Back to top

Year-in-Review Rituals for You and Your Clients

Wrapping up the year can look a lot of different ways.

As visual practitioners, some of the most valuable tools and assets we have can be turned on ourselves. For those new to the field, you can use what you have learned in your trainings to use with your clients—whether it’s formal training from places like The Grove, Bikablo or the giants who came before us—or new influences you have experienced on the job.

While I spent many years looking for effective methodologies, now I want to share out what I have learned. You might find these resources helpful for you personally and/or professionally. I have even created an example you can share with your clients.

Creating a masterplan starts early

A great way to start is with Brandy Agerbeck’s “Brandyfesto.” It’s a wonderful exercise that can inspire you to explore and tell your story—maybe even write your own manifesto! Each year I have written my masterplan by 11/22 and every year I start the process a little earlier. This year I started in August and I’m so glad that I did because this intentional reflection time has allowed for testing of ideas against my decision model and practice integrating my ideas in a safe space where it’s okay to fail. Doing so has allowed me to refine my thinking and realize where I can bring value and where to focus my efforts.

If that seems like too much time to spend, no worries! Structure is just as important as investing your time. Here are the resources I have compiled over the years from within and outside our field to put strategic planning into perspective. Click here to download a list of Masterplan Resources.

Integrating what you learn is key

How often do you find yourself reading more books and attending workshops looking for the answer? I’ve always used the term “life-long learner” to describe my voracious appetite for information. I’ve spent a lot of time and money to develop my career. But it wasn’t until I learned how to integrate those learnings that it truly paid off. How are you integrating what you learn into your work? Do you set a schedule practice and implement or rely on just-in-time learning? Both work!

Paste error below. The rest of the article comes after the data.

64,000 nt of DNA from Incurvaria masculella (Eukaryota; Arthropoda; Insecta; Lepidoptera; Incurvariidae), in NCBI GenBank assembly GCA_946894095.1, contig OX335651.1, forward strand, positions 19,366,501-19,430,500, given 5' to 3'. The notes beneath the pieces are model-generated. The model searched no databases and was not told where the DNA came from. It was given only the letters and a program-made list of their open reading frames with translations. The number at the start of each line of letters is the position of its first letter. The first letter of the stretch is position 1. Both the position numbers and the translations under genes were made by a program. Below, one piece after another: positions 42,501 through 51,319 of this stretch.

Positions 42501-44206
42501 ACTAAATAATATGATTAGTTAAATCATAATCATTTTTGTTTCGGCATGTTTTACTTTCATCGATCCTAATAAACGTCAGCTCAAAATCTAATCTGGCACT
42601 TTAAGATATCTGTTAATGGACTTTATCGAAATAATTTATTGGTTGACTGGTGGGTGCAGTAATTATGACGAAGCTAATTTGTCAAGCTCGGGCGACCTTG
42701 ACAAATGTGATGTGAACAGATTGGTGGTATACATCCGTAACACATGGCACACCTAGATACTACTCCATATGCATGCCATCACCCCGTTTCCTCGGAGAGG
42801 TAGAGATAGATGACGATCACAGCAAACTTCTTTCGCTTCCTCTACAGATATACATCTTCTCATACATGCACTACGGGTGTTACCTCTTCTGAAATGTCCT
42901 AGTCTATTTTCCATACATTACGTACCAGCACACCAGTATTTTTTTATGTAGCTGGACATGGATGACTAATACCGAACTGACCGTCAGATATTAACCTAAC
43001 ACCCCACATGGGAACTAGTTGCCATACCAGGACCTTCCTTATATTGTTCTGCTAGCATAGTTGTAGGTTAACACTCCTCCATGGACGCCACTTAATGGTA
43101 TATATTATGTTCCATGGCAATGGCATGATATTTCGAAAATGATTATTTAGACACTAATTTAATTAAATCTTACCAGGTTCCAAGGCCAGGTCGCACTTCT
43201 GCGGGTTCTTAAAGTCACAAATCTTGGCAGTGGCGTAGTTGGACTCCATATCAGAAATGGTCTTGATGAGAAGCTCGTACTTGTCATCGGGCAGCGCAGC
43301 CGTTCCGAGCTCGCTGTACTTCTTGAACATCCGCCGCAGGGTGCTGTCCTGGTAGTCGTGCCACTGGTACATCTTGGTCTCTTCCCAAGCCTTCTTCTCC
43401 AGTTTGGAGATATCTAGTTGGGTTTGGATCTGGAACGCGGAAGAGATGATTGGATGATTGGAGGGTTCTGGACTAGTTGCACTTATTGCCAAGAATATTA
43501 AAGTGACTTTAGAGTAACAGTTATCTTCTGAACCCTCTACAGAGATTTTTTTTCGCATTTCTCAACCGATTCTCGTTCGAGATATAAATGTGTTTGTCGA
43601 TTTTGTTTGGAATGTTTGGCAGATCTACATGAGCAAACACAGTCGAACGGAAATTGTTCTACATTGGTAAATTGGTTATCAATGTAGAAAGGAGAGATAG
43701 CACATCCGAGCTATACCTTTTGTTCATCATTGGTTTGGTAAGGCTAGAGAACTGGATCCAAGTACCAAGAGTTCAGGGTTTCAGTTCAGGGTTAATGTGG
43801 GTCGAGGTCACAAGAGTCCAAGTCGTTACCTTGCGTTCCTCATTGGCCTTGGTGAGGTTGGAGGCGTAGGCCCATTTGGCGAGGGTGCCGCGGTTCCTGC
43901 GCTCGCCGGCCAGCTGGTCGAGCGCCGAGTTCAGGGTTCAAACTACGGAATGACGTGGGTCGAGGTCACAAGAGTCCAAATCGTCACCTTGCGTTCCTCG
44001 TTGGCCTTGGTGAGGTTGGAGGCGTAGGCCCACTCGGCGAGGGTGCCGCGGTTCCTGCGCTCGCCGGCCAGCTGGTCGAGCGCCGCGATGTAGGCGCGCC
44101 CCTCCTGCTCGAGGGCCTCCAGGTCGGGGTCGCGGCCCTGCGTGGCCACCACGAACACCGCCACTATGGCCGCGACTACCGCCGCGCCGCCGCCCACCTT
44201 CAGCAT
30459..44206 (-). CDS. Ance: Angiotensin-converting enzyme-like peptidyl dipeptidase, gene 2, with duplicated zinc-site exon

As a trainer, I incorporate integration techniques into many of the exercises and at the end of my courses—practical applications that can be implemented immediately. I dedicated an entire section of Listen, Letter, Draw Together to hold quarterly integration sessions. You can download the self-guided exercise from the latest session called “Integration is Key!” here. The accompanying video is part of the course.

Reflecting on this past year

You can make a big investment of time or money or simply take the work you know and turn it on yourself. As the newly named Interim Director of Design and Visualization at Kadabra, I have been supporting the team with visuals and writing content for their blog on related topics. There you will find a quick and easy way to reflect on the past year. You can even share the process and the presentation tool I have created with one or more of your clients.

Yes, creating a masterplan is important but more so is reflecting on the year as an annual ritual. And telling your story can be the seed for writing your next chapter.

Heather Martinez is the Interim Director of Design and Visualization at Kadabra. She secured the unique job title and role by drawing out her ideas and sharing it with her team. She believes there is no limit to success when putting pencil and marker to paper.